Simplify—Outdoor sheds and pasture turnout helps to eliminate some of the daily chores, allowing for more horse time. And you’ll find your horse will thrive on all that extra turnout.

Turn drudgery into fun—As children get older, mothers and children can share chores and have fun doing them. Spring barn cleaning with family and friends can become a fun ‘work day’ with a picnic or cook-out to follow as a thank you. We did this every year and it was a great time to get together with everyone and share our horses with loved ones.

Join a group—the United States Pony Club and the 4-H Youth Development are both organizations that teach kids responsibility and how to stay safe around horses. Many breed organizations offer programs for kids as well. Groups offer the added benefit of support for the grownups. Share rides to shows and events, get help navigating the kid competitions, and share your triumphs and challenges as a horse-loving mom. It doesn’t matter if you’re a stay-at-home mom, a working mom, or a single mom…there’s someone just like you trying to juggle a horse life with kids!

Play first—Responsible adults do the chores first and play second, right? Well, yes….but sometimes chores have to take a back seat. Try riding first and then tackle the chores. You’ll be surprised how fast the work goes when you’ve taken time to ride first! And whatever doesn’t get done? Well, that’s what tomorrow is for, right?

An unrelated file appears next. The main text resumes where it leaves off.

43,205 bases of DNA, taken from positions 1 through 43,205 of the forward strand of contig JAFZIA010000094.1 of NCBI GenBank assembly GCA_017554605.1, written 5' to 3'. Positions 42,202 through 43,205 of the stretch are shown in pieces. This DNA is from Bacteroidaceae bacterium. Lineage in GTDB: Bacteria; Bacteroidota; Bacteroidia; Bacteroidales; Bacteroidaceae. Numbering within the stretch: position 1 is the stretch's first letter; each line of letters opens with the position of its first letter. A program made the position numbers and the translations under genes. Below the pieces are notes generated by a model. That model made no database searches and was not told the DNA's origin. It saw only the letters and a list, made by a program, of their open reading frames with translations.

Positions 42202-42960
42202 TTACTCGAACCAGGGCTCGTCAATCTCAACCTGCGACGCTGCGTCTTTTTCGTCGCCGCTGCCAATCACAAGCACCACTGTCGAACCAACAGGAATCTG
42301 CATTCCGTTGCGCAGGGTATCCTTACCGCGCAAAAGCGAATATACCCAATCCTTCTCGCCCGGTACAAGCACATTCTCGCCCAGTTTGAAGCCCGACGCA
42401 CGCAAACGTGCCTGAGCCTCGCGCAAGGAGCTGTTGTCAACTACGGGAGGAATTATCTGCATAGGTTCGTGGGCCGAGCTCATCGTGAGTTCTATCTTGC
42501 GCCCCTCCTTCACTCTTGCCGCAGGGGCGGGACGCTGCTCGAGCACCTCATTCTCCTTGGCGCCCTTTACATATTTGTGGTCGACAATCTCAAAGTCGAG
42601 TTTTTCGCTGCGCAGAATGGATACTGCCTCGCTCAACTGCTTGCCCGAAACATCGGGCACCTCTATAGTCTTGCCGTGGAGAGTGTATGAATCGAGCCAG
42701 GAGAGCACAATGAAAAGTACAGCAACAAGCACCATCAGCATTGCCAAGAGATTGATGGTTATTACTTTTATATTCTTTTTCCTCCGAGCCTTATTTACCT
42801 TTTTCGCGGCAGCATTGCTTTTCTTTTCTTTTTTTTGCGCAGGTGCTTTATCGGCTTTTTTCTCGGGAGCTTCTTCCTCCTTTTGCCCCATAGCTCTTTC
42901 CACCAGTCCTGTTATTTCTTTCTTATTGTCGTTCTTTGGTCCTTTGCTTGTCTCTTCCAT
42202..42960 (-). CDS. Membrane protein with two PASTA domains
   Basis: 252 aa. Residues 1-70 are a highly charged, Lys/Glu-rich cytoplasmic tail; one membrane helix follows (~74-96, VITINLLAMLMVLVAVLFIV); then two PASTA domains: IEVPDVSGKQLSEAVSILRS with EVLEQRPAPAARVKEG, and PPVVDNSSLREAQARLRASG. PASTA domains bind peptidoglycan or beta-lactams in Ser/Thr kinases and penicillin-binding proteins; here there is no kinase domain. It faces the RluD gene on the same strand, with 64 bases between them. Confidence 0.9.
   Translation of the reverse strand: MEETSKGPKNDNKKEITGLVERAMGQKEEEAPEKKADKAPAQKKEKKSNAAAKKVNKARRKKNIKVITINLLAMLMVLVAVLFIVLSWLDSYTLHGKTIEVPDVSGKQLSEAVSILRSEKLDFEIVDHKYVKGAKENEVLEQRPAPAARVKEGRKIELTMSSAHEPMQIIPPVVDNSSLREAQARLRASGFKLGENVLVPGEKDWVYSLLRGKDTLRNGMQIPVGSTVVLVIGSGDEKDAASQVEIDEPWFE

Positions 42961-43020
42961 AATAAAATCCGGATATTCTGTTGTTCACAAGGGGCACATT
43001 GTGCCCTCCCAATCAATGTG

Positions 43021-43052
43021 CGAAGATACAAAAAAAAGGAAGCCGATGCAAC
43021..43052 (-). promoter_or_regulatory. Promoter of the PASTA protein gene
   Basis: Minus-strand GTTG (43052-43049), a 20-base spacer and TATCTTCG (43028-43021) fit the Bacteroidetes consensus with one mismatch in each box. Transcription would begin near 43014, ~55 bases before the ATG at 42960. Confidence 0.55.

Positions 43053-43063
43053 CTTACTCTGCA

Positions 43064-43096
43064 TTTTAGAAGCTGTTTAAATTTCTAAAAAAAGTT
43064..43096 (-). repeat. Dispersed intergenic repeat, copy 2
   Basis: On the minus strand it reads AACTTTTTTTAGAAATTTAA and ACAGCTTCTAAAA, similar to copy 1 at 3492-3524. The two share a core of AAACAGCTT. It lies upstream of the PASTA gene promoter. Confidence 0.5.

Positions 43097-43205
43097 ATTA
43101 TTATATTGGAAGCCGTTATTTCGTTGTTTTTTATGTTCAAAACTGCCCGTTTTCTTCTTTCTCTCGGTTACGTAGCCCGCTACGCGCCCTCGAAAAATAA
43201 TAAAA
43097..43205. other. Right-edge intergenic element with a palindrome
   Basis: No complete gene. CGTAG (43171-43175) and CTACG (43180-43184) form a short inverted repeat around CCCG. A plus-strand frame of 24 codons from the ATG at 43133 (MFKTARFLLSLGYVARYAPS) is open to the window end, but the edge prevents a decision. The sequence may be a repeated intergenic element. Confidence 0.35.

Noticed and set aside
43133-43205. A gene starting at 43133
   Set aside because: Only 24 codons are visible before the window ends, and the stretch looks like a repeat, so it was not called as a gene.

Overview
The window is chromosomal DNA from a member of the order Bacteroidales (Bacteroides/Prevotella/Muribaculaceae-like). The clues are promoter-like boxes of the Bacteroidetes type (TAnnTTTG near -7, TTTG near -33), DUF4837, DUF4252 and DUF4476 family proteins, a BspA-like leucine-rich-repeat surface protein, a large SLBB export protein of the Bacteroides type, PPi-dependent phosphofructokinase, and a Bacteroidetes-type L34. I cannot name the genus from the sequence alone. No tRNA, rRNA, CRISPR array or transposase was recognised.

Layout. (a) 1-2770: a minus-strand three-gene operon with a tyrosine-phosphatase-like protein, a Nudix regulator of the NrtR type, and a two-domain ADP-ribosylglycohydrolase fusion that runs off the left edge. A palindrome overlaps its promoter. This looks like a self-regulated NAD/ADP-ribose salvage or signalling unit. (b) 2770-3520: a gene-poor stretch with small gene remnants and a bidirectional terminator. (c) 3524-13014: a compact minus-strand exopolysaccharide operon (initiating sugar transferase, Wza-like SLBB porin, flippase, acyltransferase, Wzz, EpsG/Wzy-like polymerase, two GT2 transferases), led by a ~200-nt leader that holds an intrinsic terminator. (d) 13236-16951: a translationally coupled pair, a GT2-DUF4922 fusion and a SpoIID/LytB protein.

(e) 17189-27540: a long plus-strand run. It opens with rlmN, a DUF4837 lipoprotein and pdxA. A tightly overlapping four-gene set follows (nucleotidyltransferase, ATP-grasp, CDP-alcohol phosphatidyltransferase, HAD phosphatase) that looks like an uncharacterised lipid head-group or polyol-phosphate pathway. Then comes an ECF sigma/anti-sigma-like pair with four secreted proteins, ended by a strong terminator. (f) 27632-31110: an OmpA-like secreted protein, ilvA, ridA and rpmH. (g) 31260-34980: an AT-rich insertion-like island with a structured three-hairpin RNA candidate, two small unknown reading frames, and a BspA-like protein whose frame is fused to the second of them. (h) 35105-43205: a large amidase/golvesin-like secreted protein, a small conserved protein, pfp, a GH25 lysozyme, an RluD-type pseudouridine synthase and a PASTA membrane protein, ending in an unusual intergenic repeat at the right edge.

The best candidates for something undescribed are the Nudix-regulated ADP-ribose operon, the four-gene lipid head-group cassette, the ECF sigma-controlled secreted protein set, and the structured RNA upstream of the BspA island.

Eliminate steps—As you do chores, think about how you can make things easier. Maybe you need a little lawn mower trailer to help you fill those water buckets or a paddock gate closer to the barn. Maybe it’s time to have the feed delivered instead of driving to the feed store.

Think safety—As a mom, I have to include a word about safety. It’s so easy to get distracted when children come to the barn with us, but we must remain vigilant. Children are small and even ponies are large in comparison. Anyone, who’s spent time around kids knows they’re impulsive. Plan on having one adult for every two children. Increase the ratio if your children have friends at the barn who are not all that horse savvy.

Finally, celebrate yourself! I can’t emphasize enough how important it is that you carve out mommy time for you. Whether you share babysitting time with a friend or race off to the barn while your husband cares for the kids, it’s crucial that you restore your emotional well-being. After all, we know that moms are the glue that holds everything together. Making time for yourself will make you a better mom.